Rooting for the Patriots Without Being a Fan

Let’s start with something we can all agree on: Super Bowl LII was a great game. It was close but high-scoring game with disputed calls, trick plays, missed kicks, a brewing comeback, and a dramatic turn that all came down to the last play of the game. Despite catching up on chores like laundry and cooking during the game, I really did enjoy it without having any allegiance to either team. However, it’s hard to watch any sports impartially, and although I don’t particularly like them, in my heart, I was rooting for the Patriots.

Without looking at an unscientific online poll, my guess is that most people were rooting for the Eagles. Although there are some true Eagles fans in there, most were just anti-Patriots. Whether it was because of Deflategate or because they “win too much,” many people found a reason to get behind their opponent. And it feels good to root for the underdog against the behemoth, even if only by 4 points or so.

On the other side were those rooting for the Patriots fans. Some are true New England born and bred, but most of their following are admirers from afar. Bill Belicheck runs a somewhat unorthodox team with high turnover, strong disciplines, and intense secrecy. Tom Brady is probably the most famous football player and has his own following even without the TB12 Method.

I have no loyalty to the Patriots. I think Deflategate was sketchy. I have no beef with Brady but also don’t particularly admire his ability. Patriots players have largely let me down in fantasy, too. And lest you think I am simply apathetic about the NFL as a whole, I do root for Stanford players, so teams like the Colts or Seahawks get a bump from me. However, I was rooting in my heart for the Patriots because I like to root for the favorites.

Most people like the underdog story, the improbable comeback, the triumph against adversity. However, I have rooted for the favorite for as long as I can remember. I cheered for the Spurs through the past 2 decades in championship series. I supported Roger Federer throughout his career. As a Jays fan, I could never be a Yankees fan, but I did make the Braves my NL team because they were so good in the late 90s through the 2000s.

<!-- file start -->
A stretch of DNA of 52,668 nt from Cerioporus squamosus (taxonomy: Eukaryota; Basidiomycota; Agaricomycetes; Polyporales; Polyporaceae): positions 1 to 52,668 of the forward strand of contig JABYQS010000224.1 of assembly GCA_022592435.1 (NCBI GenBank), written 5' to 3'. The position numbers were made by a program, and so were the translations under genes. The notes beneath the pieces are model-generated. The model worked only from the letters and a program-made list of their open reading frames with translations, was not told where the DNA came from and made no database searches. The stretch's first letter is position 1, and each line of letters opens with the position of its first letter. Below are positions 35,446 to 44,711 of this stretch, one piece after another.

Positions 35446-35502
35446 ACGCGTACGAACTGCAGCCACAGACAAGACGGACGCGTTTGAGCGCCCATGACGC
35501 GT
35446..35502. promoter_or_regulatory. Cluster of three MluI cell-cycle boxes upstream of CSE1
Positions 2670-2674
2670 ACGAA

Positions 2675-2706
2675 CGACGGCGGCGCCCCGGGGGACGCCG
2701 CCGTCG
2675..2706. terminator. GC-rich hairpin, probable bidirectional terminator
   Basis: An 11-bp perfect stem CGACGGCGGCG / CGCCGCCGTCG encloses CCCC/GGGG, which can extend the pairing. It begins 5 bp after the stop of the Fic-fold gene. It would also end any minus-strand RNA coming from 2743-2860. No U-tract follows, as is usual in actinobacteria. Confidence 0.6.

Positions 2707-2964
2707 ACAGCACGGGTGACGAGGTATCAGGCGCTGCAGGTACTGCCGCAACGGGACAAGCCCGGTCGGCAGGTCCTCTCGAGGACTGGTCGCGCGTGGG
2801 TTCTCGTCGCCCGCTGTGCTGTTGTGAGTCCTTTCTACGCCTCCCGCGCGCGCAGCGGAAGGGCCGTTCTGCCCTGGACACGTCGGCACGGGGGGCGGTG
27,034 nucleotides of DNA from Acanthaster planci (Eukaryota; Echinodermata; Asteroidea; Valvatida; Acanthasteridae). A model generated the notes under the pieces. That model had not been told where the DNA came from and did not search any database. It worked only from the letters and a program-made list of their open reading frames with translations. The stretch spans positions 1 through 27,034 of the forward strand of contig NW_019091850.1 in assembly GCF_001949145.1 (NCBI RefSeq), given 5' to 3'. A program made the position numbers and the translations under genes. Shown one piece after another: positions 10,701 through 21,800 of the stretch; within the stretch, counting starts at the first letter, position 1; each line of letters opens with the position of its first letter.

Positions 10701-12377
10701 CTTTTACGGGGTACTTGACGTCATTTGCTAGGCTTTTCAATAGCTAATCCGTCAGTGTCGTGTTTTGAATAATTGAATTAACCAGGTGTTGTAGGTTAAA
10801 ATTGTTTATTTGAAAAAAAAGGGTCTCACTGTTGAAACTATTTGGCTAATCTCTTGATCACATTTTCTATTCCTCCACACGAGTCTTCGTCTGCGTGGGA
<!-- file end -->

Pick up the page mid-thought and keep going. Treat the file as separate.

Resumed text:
Having quietly been rooting for the favorites in rooms of underdog supporters for years, I have had many reasons to think about it and have come up with two big reasons.

First, I like to see history happen. An upset is a momentary shock, but dynasties and all-time records make their mark. It’s cool to complete a perfect season, to win the most Grand Slam titles, or make every All-Star team for 2 decades. Getting all the way to the top even once is impressive, but to maintain that peak performance over time is truly awesome. In these big games, the favorites are usually the ones with a track record for success, so I like seeing them succeed again.

Second, I think I empathize more with the favorite. When the favorite wins, they are hopefully excited but at a minimum relieved. They finished what they were expected to do. The underdogs are likely disappointed, but they didn’t fall short of expectations and have nothing to be ashamed of.

When the underdog wins, they have their moment of triumph in overcoming the odds. They feels great. However, it feels terrible to be the favorite who failed. They likely will go through “what ifs” after the game about what went wrong. And perhaps they already have their past titles for posterity, but in that moment, most are probably just consumed with the moment. That’s a disappointment that I can’t root for.

Of course, it’s necessary that the underdogs win sometime. If the same favorites won all of the time, sports wouldn’t be very interesting: the variance and surprise is what makes sports so compelling to watch. Dynasties rise and fall over time, and new favorites emerge out of the underdogs. Losing is part of playing a competitive game, and players have to be okay with that.

Either way, what I mostly hope for is a good, competitive game. Underdogs can have their Pyrrhic victories by exceeding expectations even in defeat. Favorites put their reputations to the test. Blowout victories can be quite boring to watch, and the tension of a close game is far more exciting.

So congrats to the Eagles on their victory. Nick Foles has set himself up nicely for a big payday to come soon, and we will see if the Eagles can keep it together to become the new favorites so I might cheer for them, too.

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